Background: Established imaging methods are still not confident in the determination of stroke onset. Sodium imaging in animal models and lately in humans implicates that the sodium signal intensity within the ischemic lesion increases in a time-dependent fashion. Sodium imaging usually requires a time-consuming change of resonators or magnetic resonance imaging systems. To avoid this, we used a double-tuned (1) H/(23) Na birdcage head coil in combination with a protocol minimizing T1 - and T2 *-weighting effects for measurement of sodium intensity in acute stroke patients.
Methods: Multinuclear (1) H/(23) Na data sets were obtained from 16 stroke patients [75 ± 9·9 (standard deviation) years old] 4-130 h after symptom onset. The protocol was acquired on a clinical 3T magnetic resonance imaging site using a double-tuned (1) H/(23) Na birdcage head coil. Sodium signal intensity within the lesion and homologous contralateral side was measured and compared.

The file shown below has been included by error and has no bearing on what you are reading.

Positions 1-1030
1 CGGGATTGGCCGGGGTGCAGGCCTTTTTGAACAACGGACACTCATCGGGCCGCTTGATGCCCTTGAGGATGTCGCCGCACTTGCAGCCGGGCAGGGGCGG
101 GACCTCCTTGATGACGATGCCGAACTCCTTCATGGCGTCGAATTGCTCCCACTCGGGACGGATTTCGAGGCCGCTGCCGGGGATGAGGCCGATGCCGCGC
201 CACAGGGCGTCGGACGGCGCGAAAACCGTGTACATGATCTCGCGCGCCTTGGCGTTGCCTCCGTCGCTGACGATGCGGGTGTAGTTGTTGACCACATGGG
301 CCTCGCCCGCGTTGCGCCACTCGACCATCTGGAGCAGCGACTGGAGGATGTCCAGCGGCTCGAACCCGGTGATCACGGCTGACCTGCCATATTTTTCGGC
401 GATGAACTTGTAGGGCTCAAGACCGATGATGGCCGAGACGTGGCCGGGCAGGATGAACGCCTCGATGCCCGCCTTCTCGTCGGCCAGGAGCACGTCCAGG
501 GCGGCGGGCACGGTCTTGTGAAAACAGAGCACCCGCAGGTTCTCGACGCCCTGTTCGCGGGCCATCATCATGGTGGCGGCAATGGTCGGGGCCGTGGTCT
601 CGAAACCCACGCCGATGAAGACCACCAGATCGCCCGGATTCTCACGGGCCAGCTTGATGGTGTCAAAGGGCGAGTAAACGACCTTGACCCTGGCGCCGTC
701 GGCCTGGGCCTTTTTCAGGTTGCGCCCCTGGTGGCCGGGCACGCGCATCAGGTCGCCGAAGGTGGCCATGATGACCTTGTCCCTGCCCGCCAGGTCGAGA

Results: With an acquisition time of the complete magnetic resonance imaging protocol of 22 min, a nonlinear sodium signal intensity increase within the lesion over time after stroke onset was acknowledged. Onset time within six-hours showed an increase of only 8% or less, whereas onset time beyond 8·5 h demonstrated increases of 36% or more reaching a maximum of 170% > 120 h. In addition, some patients showed a difference in sodium signal intensity compared with diffusion weighted imaging lesion.
Conclusions: The use of a double-tuned (1) H/(23) Na birdcage head coil in a clinical setting 'allowed sodium intensity measurements' in a justifiable time also for acute stroke patients, and heterogenous sodium signal intensity in the diffusion weighted imaging lesion might represent differences in tissue damage or repair.
Keywords: 23Na-MRI; TSC; ischemic stroke.
© 2015 World Stroke Organization.